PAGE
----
Miller Center

Robert Rakove

History, University of Virginia

Befriending the Nonaligned: Kennedy, Johnson and the Neutral Powers

Rakove photo

Robert Rakove is a Lecturer in History at Stanford University.

Rakove studies the history of U.S. foreign relations.  His book, Kennedy, Johnson, and the Nonaligned World examines a critical period in the history of the relationship between the United States and the postcolonial world.  He is broadly interested in the interaction between the Cold War and decolonization.  

Rakove's dissertation examined the goals and strategies behind the policy of nonalignment, as well as its impact on world events in the 1960s. More broadly, this project pondered the dilemmas posed by efforts to reach beyond existing geopolitical relationships. Inevitably, it must consider basic structural questions: were the nonaligned states, each fielding major regional aspirations, viable partners for Washington? Were there inherent structural obstacles that could not be overcome? The dilemmas of great power status were central to this project, and the lessons we might learn from studying the challenges faced by Kennedy and Johnson bear some relevance in today's multipolar world.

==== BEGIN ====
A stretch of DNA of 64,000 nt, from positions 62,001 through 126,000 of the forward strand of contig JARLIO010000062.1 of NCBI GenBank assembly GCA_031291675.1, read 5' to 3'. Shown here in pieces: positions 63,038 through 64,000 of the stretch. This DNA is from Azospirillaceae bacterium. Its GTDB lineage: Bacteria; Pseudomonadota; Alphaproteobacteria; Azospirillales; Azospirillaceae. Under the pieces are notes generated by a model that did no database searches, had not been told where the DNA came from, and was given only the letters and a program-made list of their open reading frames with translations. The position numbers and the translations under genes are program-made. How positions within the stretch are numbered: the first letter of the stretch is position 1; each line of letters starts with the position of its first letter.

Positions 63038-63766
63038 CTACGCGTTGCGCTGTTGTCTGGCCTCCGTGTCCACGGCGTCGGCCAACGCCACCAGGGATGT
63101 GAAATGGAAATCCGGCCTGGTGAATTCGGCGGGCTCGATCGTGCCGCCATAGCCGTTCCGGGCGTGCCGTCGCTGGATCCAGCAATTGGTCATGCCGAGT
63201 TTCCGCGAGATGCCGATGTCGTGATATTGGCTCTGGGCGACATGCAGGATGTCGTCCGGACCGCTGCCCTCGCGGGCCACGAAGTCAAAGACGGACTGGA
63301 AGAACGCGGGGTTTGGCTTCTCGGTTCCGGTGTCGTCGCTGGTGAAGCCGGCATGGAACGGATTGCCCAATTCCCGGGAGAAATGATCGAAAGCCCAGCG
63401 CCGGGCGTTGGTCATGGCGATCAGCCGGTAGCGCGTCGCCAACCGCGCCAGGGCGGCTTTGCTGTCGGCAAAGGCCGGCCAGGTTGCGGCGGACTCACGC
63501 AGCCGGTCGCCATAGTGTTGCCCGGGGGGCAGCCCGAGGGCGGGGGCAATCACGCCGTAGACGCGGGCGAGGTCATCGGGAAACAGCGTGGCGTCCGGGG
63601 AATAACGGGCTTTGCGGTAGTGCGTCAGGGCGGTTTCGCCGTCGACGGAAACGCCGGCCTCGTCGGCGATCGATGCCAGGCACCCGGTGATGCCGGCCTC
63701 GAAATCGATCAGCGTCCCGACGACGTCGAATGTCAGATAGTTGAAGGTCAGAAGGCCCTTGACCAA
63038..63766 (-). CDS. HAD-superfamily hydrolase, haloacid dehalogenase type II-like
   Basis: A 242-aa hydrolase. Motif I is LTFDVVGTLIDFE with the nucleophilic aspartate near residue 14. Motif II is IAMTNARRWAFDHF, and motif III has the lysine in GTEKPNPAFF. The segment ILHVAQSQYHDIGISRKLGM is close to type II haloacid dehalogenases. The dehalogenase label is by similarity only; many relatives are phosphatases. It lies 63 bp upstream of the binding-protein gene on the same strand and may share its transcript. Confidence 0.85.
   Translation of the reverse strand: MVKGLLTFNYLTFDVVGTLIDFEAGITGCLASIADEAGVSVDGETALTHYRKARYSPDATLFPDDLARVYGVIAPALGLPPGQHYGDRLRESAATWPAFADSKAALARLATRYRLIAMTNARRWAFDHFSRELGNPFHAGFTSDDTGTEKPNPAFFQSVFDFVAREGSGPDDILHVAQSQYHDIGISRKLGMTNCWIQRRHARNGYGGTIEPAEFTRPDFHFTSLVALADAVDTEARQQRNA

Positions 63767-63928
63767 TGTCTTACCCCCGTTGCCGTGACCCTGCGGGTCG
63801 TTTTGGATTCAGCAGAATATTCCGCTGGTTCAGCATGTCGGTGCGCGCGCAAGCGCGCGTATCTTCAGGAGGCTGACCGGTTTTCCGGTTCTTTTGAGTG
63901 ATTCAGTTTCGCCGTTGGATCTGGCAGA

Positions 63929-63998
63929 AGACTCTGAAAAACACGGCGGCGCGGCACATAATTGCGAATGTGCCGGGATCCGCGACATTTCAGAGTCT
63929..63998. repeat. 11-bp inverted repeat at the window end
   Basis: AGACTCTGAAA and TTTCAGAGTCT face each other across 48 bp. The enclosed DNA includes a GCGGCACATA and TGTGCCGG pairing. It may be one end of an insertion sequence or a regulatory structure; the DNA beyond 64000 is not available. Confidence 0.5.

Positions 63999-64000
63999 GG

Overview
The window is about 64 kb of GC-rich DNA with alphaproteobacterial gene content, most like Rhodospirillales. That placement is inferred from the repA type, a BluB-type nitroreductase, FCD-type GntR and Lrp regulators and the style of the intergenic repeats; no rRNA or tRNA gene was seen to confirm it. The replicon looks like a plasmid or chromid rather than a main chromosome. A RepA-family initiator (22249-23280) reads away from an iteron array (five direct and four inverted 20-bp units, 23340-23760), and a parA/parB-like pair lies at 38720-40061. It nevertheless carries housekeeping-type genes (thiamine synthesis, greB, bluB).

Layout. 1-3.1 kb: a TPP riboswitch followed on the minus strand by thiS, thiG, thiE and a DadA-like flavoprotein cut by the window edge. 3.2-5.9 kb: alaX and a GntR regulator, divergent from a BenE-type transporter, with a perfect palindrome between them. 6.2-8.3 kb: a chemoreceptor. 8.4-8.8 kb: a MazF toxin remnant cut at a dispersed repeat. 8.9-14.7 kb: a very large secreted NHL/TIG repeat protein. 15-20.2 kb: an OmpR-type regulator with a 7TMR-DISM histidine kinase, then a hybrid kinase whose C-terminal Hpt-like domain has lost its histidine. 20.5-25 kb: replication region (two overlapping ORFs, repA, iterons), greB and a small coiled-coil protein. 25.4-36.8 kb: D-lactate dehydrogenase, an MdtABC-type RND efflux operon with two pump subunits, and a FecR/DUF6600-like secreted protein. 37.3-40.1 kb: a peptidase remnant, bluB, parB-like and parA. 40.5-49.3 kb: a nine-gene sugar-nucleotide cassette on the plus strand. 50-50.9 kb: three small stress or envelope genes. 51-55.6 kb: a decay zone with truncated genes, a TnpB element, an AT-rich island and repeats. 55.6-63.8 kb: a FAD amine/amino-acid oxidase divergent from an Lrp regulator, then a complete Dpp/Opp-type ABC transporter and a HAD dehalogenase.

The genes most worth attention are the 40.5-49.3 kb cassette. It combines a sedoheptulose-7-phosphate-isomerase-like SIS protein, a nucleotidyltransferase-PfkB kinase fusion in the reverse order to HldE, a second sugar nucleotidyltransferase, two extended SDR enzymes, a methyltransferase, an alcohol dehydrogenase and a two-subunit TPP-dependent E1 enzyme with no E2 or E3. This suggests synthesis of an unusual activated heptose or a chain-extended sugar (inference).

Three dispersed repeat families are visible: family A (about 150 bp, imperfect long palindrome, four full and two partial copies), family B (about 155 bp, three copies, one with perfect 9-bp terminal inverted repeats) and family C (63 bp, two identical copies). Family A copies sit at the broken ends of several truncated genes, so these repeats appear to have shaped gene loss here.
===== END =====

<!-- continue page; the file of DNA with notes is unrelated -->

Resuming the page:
Fellowship year: 2008

Mentor: Robert McMahon, Ohio State University

Selected Recent Publications

Kennedy, Johnson, and the Nonaligned World (Cambridge University Press, 2012).

Two Roads to Belgrade: The United States, Great Britain and the First Nonaligned Conference.” Cold War History 14, No. 3 (2014) 337-357

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